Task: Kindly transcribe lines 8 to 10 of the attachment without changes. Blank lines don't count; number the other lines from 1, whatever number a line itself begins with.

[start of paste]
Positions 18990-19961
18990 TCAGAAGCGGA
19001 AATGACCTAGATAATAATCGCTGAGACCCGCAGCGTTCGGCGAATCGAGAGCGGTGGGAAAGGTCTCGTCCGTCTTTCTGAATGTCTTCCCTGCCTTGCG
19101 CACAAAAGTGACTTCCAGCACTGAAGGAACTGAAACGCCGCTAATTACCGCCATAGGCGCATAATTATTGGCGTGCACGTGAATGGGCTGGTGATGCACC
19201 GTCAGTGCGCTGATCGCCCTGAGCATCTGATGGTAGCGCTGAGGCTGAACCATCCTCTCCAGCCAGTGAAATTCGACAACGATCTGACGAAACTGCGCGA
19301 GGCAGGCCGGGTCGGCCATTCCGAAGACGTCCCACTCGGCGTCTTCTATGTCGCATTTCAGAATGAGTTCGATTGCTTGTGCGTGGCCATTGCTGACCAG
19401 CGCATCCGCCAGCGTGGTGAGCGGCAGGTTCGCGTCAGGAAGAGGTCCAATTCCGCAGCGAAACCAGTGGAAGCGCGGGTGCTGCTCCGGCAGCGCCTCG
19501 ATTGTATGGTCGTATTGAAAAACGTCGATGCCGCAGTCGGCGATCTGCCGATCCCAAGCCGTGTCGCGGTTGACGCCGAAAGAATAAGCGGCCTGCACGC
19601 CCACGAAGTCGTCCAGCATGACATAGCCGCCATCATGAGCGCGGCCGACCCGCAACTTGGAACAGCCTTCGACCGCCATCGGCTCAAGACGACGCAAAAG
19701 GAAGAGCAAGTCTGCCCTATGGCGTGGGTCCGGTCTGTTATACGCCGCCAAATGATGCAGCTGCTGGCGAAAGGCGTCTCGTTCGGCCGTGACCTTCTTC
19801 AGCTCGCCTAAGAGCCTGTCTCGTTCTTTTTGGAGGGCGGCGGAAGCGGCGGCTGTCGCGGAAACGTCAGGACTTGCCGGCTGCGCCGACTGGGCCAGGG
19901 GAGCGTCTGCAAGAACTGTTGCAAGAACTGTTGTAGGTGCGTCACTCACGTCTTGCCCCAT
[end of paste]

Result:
19501 ATTGTATGGTCGTATTGAAAAACGTCGATGCCGCAGTCGGCGATCTGCCGATCCCAAGCCGTGTCGCGGTTGACGCCGAAAGAATAAGCGGCCTGCACGC
19601 CCACGAAGTCGTCCAGCATGACATAGCCGCCATCATGAGCGCGGCCGACCCGCAACTTGGAACAGCCTTCGACCGCCATCGGCTCAAGACGACGCAAAAG
19701 GAAGAGCAAGTCTGCCCTATGGCGTGGGTCCGGTCTGTTATACGCCGCCAAATGATGCAGCTGCTGGCGAAAGGCGTCTCGTTCGGCCGTGACCTTCTTC